In Vinita Saxena v. Pankaj pundit (2006) 3 SCC 778, the Supreme Court Court had ruled:
It is settled by a catena of decisions that mental cruelty can cause even more serious injury than the physical harm and create in the mind of the injured appellant such apprehension as is contemplated in the section. It is to be determined on whole facts of the case and the matrimonial relations between the spouses. To amount to cruelty, there must be such willful treatment of the party which caused suffering in body or mind either as an actual fact or by way of apprehension in such a manner as to render the continued living together of spouses harmful or injurious having regard to the circumstances of the case.
The word cruelty has not been defined and it has been used in relation to human conduct or human behaviour. It is the conduct in relation to or in respect of matrimonial duties and obligations. It is a course of conduct and one which is adversely affecting the other. The cruelty may be mental or physical, intentional or unintentional. There may be cases where the conduct complained of itself is bad enough and per se unlawful or illegal. Then the impact or the injurious effect on the other spouse need not be enquired into or considered. In such cases, the cruelty will be established if the conduct itself is proved or admitted. Each case depends on its own facts and must be judged on these facts. The concept of cruelty has varied from time to time, from place to place and from individual to individual in its application according to social status of the persons involved and their economic conditions and other matters. The question whether the act complained of was a cruel act is to be determined from the whole facts and the matrimonial relations between the parties. In this connection, the culture, temperament and status in life and many other things are the factors which have to be considered.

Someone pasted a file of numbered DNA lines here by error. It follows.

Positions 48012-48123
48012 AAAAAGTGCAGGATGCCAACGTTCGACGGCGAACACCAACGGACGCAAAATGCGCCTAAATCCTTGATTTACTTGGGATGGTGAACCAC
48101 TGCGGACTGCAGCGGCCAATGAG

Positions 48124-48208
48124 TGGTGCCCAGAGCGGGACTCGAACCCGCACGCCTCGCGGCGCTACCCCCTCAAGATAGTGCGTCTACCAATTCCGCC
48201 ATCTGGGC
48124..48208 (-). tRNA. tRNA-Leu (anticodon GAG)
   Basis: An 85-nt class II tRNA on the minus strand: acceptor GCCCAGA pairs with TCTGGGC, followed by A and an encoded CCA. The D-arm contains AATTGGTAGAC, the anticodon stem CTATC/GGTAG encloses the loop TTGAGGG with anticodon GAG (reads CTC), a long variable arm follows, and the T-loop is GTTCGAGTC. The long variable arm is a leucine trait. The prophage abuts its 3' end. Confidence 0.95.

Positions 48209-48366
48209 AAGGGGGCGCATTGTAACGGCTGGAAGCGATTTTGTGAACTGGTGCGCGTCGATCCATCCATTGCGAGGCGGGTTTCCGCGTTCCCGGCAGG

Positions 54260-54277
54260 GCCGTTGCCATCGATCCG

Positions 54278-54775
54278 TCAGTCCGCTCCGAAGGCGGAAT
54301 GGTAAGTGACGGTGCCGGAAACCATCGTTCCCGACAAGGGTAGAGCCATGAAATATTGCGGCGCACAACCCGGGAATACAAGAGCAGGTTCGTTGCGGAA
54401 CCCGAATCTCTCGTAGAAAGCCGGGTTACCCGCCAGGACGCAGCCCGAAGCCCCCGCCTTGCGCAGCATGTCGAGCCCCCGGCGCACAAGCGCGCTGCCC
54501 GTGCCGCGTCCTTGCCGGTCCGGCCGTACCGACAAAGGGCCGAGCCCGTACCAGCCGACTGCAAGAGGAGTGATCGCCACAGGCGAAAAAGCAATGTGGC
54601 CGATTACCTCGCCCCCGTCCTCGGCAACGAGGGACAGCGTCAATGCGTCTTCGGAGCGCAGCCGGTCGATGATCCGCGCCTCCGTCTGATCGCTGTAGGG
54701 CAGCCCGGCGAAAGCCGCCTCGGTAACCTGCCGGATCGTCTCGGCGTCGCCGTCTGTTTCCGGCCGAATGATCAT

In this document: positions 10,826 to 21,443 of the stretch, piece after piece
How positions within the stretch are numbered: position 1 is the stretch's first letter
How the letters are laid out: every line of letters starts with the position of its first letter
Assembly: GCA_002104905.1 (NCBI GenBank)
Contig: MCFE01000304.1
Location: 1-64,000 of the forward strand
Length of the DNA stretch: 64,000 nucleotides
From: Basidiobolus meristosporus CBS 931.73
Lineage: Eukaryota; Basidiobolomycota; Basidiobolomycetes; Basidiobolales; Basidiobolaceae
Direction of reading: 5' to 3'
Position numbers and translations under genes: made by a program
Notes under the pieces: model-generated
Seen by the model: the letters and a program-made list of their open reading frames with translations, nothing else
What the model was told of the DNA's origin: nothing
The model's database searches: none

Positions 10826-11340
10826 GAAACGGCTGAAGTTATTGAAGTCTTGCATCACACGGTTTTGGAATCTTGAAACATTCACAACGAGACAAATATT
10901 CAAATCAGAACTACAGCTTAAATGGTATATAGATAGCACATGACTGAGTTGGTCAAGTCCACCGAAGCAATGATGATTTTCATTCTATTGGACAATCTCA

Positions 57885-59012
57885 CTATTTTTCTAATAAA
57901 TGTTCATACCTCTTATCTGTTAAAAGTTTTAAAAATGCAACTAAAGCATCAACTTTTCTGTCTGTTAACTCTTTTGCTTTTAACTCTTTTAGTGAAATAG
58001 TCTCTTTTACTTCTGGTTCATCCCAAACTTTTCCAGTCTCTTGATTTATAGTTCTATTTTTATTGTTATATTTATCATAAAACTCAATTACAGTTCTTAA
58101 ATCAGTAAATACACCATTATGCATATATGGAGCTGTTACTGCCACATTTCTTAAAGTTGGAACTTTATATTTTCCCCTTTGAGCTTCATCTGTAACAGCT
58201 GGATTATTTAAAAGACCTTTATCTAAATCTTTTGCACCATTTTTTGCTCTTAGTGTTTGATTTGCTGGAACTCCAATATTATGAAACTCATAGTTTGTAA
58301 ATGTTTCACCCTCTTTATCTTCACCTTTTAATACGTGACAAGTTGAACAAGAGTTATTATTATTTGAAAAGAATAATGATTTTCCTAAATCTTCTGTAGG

The legal concept of cruelty which is not defined by the statute is generally described as conduct of such character as to have caused danger to life, limb or health (bodily and mental) or to give rise to reasonable apprehension of such danger. The general rule in all questions of cruelty is that the whole matrimonial relations must be considered, that rule is of a special value when the cruelty consists not of violent act but of injurious reproaches, complaints, accusations or taunts. It may be mental such as indifference and frigidity towards the wife, denial of a company to her, hatred and abhorrence for wife, or physical, like acts of violence and abstinence from sexual intercourse without reasonable cause. It must be proved that one partner in the marriage however mindless of the consequences has behaved in a way which the other spouse could not in the circumstances be called upon to endure, and that misconduct has caused injury to health or a reasonable apprehension of such injury. There are two sides to be considered in case of apprehension of such injury. There are two sides to be considered in case of cruelty. From the appellants, ought this appellant to be called on to endure the conduct. From the respondent’s side, was this conduct excusable? The Court has then to decide whether the sum total of the reprehensible conduct was cruel. That depends on whether the cumulative conduct was sufficiently serious to say that from a reasonable person’s point of view after a consideration of any excuse which the respondent might have in the circumstances, the conduct is such that the petitioner ought not be called upon to endure.